Jonathan Weir, a self-confessed diehard fan, tells us why he’s so hooked…
`The earth was looser than it had been when she arrived, as if it had just been dug up and shovelled back over a coffin.
“Mike,” she whispered. It looked so very fresh.
She stood and began to back up. “No, Mike.”
Fresh as a body that had just been buried. The brown soil on top of the plot began to stir.
“Stop it, Mike!”Jean cried.
Something poked up through the brown earth into the air…’
Scary? Teenagers on both sides of the Atlantic seem to think so. The passage comes from Bury Me Deep by one of the hottest writers around for young adults: Christopher Pike.
And Pike’s rise to stardom is almost as frightening as his books.
His first novel, Slumber Party, was released in America in 1984 with little ceremony, as were his next two books, Chain Letter and Weekend, but, due to word-of-mouth, made a strong impact on Young Adult bestseller lists. From then on, Pike has enjoyed success after success.
Before Pike’s arrival in Britain in the late 1980s, the teenage book scene was largely dominated by series such as ‘Sweet Valley High’ and stories aimed at the younger teenager. Such books were fine for their large readerships, but there was nothing that really delivered the type of stories older teens wanted. These were kids whose lives moved fast and as such they wanted books that were the same – they’d become hooked on action with films and video games satisfying their addiction; and, perhaps most importantly, they were intelligent and found a lot of the available fiction dull and patronising.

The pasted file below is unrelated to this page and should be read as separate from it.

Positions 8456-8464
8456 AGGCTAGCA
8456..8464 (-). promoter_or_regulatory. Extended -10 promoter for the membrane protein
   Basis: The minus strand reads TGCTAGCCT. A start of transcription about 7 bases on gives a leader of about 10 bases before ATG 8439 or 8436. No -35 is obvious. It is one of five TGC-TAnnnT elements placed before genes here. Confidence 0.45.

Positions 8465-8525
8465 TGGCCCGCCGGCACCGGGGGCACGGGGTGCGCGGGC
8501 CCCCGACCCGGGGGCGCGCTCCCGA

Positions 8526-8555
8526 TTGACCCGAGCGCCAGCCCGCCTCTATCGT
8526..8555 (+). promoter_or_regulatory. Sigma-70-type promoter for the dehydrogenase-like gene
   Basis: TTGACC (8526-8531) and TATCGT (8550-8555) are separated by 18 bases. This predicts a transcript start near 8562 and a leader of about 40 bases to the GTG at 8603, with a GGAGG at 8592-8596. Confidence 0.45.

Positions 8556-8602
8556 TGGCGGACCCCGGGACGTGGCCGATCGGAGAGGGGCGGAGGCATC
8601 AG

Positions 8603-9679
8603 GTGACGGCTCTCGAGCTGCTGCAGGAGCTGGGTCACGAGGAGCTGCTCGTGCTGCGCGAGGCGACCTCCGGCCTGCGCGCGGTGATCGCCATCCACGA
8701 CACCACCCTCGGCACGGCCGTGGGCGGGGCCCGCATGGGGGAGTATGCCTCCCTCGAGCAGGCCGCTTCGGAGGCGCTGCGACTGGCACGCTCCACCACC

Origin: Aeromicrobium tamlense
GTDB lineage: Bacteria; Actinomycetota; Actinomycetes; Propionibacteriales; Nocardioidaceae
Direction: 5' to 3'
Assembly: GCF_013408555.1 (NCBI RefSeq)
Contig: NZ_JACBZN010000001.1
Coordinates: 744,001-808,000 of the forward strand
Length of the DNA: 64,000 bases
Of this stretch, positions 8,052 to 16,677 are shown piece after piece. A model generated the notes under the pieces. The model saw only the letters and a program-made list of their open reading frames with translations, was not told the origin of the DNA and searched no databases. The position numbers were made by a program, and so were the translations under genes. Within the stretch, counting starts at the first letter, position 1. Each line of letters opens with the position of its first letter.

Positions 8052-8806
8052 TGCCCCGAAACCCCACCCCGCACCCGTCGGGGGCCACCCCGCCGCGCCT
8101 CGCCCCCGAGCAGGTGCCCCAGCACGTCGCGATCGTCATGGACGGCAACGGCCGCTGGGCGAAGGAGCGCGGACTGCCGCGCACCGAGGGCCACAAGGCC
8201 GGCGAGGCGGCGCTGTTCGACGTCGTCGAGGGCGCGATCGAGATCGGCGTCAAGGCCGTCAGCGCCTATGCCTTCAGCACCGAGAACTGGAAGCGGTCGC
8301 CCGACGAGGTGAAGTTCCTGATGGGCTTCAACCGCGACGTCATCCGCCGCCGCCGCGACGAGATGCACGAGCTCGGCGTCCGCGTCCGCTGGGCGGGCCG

Then Chain Letter was published. This book, which is, without question, Pike’s most satisfying thriller to date, placed a group of normal teenagers in mortal danger from an adversary who wanted to punish them for a crime they’d committed a year earlier. The story is tense and gripping, the settings exciting and the story concludes with a furious ending that’s action-packed without becoming unrealistic. But the characters were normal; no different from the teenagers who read the book. They talked, moved and reacted like any young adult yet they were thrust into a hostile situation and forced to deal with it on their own.